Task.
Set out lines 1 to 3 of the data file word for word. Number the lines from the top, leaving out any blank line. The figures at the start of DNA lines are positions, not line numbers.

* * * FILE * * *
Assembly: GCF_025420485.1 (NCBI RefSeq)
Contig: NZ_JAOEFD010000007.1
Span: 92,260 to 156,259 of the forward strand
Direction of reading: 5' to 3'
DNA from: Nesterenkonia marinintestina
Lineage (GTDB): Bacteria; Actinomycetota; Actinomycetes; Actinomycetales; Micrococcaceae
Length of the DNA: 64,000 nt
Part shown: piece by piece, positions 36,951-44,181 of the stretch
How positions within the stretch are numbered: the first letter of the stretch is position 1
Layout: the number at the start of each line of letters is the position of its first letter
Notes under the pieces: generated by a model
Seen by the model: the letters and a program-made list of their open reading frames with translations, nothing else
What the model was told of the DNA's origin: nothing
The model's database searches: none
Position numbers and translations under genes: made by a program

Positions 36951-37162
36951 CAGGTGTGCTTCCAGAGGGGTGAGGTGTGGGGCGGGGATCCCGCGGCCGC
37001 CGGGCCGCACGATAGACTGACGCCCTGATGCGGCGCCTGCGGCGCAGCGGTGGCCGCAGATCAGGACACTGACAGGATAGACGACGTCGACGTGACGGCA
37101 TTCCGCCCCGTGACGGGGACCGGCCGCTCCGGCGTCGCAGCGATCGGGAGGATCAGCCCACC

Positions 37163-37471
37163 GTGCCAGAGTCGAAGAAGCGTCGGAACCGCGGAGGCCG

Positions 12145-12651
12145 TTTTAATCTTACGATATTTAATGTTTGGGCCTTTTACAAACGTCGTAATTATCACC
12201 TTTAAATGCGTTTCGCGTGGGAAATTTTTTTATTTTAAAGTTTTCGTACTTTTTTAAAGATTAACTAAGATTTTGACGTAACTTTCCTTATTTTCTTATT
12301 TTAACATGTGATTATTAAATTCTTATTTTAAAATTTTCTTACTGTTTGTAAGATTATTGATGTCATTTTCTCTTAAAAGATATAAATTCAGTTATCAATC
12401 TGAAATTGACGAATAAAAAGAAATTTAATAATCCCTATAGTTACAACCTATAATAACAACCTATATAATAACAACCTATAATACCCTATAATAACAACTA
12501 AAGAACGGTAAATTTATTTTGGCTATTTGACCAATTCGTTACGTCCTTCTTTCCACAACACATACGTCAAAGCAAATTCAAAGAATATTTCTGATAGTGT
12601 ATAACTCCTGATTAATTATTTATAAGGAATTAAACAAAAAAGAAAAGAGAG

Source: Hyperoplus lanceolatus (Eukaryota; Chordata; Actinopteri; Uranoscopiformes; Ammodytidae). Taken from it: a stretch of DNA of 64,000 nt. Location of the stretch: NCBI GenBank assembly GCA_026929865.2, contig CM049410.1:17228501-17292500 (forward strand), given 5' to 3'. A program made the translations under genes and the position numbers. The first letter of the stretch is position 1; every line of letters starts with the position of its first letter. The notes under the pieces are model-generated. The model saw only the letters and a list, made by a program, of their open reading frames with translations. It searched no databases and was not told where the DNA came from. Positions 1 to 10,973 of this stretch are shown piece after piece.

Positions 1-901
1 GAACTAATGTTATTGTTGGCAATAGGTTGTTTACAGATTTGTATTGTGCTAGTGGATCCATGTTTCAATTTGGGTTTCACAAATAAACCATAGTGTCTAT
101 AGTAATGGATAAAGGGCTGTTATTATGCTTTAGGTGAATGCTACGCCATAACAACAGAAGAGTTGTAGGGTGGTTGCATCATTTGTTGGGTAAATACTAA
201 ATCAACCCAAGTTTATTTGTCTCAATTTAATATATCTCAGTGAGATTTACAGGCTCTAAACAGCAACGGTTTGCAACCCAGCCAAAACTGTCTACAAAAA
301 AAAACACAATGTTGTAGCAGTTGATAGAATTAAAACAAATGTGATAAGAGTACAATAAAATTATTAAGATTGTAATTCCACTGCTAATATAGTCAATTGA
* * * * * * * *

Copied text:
Assembly: GCF_025420485.1 (NCBI RefSeq)
Contig: NZ_JAOEFD010000007.1
Span: 92,260 to 156,259 of the forward strand